An interesting fact-checking question arose when I was finishing up my recent piece on Wagner's Walküre. Published sources disagreed about the exact wording of a crucial line that Sieglinde sings in Act III, when she hails Brünnhilde as the savior of her yet-to-be-born child Siegfried: "O hehrstes Wunder! Herrliche Maid!" ("O noblest wonder! Glorious woman!") That's what it says in the full score, but quite a few reputable books make it "Herrlichste Maid!" ("Most glorious woman!") — and so do many famous sopranos on record. What gives? Madeleine Baverstam, the fact-checker, and I contacted several authorities, including the Wagner archive in Bayreuth, and the answer came back: "Herrliche" is correct. Wagner had it that way when he first published his Ring libretto, in a private printing in 1853. (There it says, "Du hehrstes Wunder! herrliche Maid!") But when the composer wrote out the first draft of Walküre, he either changed his mind or made a slip of the pen, and it became "Herrlichste." Karl Klindworth used that draft to make the vocal score of the opera, and his reduction remains in circulation. Wagner reverted to "Herrliche" when he made a fair copy of the full score, as the critical report in the Wagner Gesamtausgabe observes, and the first published score faithfully followed him (although it contains many other errors, as the conductor Simone Young pointed out to me when we spoke).
How much difference does a superlative make? Not a great deal, perhaps: the essential import remains the same. Yet substituting "Herrliche" for "Herrlichste" might slightly ease the life of the working singer, since the latter is more of a mouthful. Maybe that's why Wagner chose it in the end. In any case, I'll take any excuse to zero in on this tremendous moment. The great wheeling melody that is here introduced will return only at the very end of the Ring, in the final minutes of Götterdämmerung: over it Brünnhilde sings the words "Feel how my breast also burns," and it soars in the violins in the closing bars. There has long been a certain controversy around Wagner's decision to finish the saga with so luxurious a theme. George Bernard Shaw, the unsentimental Wagnerite, found it cheap and retrogressive, like the entire opera. (He once proposed the alternative title Götterdämmerung: or, The Relapse of the Teetotaler.) For me, it communicates the sense of innocence, of atavistic human hope, that Wagner allows amid his apocalypse. It might not have that effect if it were heard more often — its power resides in the fact that Wagner holds it back.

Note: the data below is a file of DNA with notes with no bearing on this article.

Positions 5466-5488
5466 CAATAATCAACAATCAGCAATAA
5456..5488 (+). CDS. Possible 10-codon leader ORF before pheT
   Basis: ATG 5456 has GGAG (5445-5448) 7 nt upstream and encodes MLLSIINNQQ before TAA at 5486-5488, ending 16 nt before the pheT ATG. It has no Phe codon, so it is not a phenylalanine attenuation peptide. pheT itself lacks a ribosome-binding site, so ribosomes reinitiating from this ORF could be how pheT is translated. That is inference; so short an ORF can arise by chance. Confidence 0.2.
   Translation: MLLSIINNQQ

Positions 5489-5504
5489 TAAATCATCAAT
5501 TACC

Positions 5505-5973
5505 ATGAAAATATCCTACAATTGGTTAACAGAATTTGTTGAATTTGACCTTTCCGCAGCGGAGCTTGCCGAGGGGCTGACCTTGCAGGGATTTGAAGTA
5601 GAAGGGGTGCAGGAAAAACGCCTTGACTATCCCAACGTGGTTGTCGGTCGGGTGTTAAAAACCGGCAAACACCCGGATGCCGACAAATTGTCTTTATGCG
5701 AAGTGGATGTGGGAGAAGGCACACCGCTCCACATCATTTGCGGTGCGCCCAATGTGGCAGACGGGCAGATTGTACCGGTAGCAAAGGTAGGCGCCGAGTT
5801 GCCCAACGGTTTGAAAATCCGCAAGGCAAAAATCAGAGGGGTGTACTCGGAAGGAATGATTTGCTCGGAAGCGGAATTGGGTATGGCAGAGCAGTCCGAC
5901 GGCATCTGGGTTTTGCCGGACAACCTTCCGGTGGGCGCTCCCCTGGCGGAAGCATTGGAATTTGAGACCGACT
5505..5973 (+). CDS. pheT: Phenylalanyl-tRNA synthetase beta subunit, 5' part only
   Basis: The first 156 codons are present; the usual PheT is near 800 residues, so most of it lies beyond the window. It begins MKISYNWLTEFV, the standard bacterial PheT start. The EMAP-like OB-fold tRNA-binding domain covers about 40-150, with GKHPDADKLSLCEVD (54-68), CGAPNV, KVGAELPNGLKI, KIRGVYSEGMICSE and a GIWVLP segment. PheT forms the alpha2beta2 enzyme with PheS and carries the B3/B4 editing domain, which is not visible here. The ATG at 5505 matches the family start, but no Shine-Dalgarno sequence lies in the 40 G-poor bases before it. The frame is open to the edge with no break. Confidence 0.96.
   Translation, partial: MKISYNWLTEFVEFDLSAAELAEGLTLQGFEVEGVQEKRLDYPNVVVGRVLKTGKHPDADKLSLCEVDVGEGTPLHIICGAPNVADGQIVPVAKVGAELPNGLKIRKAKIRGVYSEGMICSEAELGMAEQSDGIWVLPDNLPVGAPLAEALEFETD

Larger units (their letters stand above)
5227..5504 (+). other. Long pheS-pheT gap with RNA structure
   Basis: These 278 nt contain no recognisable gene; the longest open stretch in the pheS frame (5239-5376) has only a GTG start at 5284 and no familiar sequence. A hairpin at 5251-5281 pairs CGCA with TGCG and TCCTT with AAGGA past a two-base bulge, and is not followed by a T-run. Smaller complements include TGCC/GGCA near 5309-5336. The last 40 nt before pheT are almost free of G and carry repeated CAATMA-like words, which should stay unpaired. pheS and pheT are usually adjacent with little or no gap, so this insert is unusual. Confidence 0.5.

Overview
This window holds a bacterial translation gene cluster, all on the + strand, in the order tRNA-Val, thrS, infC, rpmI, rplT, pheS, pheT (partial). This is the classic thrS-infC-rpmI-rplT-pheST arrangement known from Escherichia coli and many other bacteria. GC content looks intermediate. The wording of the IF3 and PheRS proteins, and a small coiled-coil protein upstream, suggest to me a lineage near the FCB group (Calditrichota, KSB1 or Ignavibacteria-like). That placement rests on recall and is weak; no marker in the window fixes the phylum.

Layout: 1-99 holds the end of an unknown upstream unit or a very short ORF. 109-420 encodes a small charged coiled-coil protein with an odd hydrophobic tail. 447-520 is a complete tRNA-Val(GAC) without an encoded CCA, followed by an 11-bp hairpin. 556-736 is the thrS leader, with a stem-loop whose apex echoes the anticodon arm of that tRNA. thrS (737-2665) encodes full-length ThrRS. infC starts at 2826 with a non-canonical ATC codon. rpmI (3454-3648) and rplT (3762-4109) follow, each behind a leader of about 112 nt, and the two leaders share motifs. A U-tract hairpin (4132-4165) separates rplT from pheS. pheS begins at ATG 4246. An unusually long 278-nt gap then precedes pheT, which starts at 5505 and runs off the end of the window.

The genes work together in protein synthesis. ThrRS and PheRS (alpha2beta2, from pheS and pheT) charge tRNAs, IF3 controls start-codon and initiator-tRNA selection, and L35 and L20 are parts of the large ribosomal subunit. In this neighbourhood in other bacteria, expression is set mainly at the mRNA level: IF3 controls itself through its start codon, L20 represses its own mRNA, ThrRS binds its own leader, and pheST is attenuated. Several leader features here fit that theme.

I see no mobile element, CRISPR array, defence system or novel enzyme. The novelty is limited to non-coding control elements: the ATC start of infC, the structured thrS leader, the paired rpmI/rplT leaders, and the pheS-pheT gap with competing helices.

In Walküre, the melody always seems to have the effect of an abrupt illumination, of light flooding in. When a singer as secure as the young Deborah Voigt delivers it, you are lifted out of your seat. The excerpt I've chosen above is from a legendary Met performance on Dec. 6, 1941, with Astrid Varnay as Sieglinde and Erich Leinsdorf conducting. The almighty dramatic soprano was then only twenty-three, and, incredibly, she was making her first appearance on any stage, substituting on one day's notice for Lotte Lehmann. (As Varnay related in her fabulous memoir Fifty-five Years in Five Acts, the following day her brother went out in search of reviews, and came back with news of the attack on Pearl Harbor.) The sense of personal and artistic triumph in the voice is palpable. In several senses, you hear the future.